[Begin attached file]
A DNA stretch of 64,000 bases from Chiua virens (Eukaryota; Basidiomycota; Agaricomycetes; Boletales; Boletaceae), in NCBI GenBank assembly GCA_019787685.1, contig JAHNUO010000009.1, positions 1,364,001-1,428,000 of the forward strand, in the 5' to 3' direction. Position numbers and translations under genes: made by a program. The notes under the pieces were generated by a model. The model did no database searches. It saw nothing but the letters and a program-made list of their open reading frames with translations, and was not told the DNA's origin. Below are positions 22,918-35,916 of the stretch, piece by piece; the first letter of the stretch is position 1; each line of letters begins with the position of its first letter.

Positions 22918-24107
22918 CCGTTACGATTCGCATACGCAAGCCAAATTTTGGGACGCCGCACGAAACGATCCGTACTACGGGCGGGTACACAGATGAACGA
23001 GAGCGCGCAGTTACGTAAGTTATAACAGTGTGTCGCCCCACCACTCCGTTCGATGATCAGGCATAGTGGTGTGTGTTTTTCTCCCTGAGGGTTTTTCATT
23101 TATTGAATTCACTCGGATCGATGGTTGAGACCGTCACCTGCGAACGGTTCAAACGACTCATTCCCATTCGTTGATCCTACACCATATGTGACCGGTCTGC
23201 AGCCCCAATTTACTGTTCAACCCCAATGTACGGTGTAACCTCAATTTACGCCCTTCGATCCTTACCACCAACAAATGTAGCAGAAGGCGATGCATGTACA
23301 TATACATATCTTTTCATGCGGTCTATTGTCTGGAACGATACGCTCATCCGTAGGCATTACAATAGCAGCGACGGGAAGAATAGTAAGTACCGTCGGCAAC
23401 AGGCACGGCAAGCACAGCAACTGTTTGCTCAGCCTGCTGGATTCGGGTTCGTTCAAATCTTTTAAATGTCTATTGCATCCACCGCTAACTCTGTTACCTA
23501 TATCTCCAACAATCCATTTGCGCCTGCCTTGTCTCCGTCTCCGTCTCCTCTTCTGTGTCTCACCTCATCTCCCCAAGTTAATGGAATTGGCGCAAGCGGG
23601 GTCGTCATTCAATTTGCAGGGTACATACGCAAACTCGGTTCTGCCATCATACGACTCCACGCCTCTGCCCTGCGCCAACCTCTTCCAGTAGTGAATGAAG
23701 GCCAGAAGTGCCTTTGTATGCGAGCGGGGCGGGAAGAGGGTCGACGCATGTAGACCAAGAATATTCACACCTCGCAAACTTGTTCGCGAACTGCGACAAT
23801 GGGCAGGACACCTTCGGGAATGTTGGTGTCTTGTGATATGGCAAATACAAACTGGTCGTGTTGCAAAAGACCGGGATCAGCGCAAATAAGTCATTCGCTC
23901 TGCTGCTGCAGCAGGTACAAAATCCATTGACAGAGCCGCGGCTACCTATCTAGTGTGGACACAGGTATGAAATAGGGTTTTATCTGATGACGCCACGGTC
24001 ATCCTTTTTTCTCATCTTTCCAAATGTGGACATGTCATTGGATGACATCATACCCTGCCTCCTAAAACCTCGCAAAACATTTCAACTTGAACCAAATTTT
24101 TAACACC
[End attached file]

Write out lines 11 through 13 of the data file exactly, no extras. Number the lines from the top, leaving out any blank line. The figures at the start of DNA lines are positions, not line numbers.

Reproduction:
23701 GCCAGAAGTGCCTTTGTATGCGAGCGGGGCGGGAAGAGGGTCGACGCATGTAGACCAAGAATATTCACACCTCGCAAACTTGTTCGCGAACTGCGACAAT
23801 GGGCAGGACACCTTCGGGAATGTTGGTGTCTTGTGATATGGCAAATACAAACTGGTCGTGTTGCAAAAGACCGGGATCAGCGCAAATAAGTCATTCGCTC
23901 TGCTGCTGCAGCAGGTACAAAATCCATTGACAGAGCCGCGGCTACCTATCTAGTGTGGACACAGGTATGAAATAGGGTTTTATCTGATGACGCCACGGTC